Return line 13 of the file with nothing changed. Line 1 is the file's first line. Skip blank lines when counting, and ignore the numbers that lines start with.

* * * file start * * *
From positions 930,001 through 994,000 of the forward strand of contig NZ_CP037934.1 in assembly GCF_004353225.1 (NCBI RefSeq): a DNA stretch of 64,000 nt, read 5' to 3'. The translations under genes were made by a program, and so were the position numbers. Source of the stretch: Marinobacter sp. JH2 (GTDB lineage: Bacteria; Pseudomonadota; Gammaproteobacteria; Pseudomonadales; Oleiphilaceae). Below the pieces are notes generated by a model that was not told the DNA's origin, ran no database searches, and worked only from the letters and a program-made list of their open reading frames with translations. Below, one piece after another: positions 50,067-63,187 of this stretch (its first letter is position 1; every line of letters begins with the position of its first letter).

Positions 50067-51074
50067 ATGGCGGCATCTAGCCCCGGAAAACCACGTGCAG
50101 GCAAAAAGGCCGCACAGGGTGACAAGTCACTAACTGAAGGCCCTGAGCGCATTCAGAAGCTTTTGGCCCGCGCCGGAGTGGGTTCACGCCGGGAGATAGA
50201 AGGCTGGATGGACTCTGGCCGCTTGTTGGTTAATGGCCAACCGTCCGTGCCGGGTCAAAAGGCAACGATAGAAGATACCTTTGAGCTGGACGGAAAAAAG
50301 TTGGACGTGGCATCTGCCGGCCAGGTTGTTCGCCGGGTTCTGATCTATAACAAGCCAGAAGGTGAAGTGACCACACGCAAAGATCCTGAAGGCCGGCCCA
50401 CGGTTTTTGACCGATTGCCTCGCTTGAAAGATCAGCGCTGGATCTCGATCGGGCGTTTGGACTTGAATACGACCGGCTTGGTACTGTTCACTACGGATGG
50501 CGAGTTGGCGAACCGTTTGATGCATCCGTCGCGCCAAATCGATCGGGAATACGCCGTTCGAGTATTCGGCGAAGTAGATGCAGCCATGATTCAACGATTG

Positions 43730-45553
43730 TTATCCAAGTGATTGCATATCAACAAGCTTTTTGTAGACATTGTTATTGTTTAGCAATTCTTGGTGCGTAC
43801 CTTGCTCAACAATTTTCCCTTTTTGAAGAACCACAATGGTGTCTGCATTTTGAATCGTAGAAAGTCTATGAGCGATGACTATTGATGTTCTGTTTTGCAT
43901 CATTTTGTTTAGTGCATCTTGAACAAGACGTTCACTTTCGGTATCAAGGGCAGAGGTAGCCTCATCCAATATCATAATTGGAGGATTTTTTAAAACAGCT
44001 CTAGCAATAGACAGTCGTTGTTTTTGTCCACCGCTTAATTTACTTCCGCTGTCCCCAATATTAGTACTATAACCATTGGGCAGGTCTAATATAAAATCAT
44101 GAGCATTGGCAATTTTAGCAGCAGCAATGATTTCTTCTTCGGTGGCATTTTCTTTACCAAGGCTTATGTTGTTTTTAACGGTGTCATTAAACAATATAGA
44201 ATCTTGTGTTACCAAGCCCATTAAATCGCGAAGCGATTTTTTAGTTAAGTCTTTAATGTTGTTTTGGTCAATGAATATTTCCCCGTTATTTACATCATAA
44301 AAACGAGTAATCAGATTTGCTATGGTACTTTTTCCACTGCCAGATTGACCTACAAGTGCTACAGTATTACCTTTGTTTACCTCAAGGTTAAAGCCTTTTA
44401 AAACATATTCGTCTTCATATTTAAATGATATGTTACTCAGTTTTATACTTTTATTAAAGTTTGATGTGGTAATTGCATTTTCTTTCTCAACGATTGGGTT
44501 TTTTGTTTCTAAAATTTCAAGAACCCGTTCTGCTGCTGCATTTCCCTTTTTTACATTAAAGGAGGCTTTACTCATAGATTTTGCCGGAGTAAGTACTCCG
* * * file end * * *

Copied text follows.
44001 CTAGCAATAGACAGTCGTTGTTTTTGTCCACCGCTTAATTTACTTCCGCTGTCCCCAATATTAGTACTATAACCATTGGGCAGGTCTAATATAAAATCAT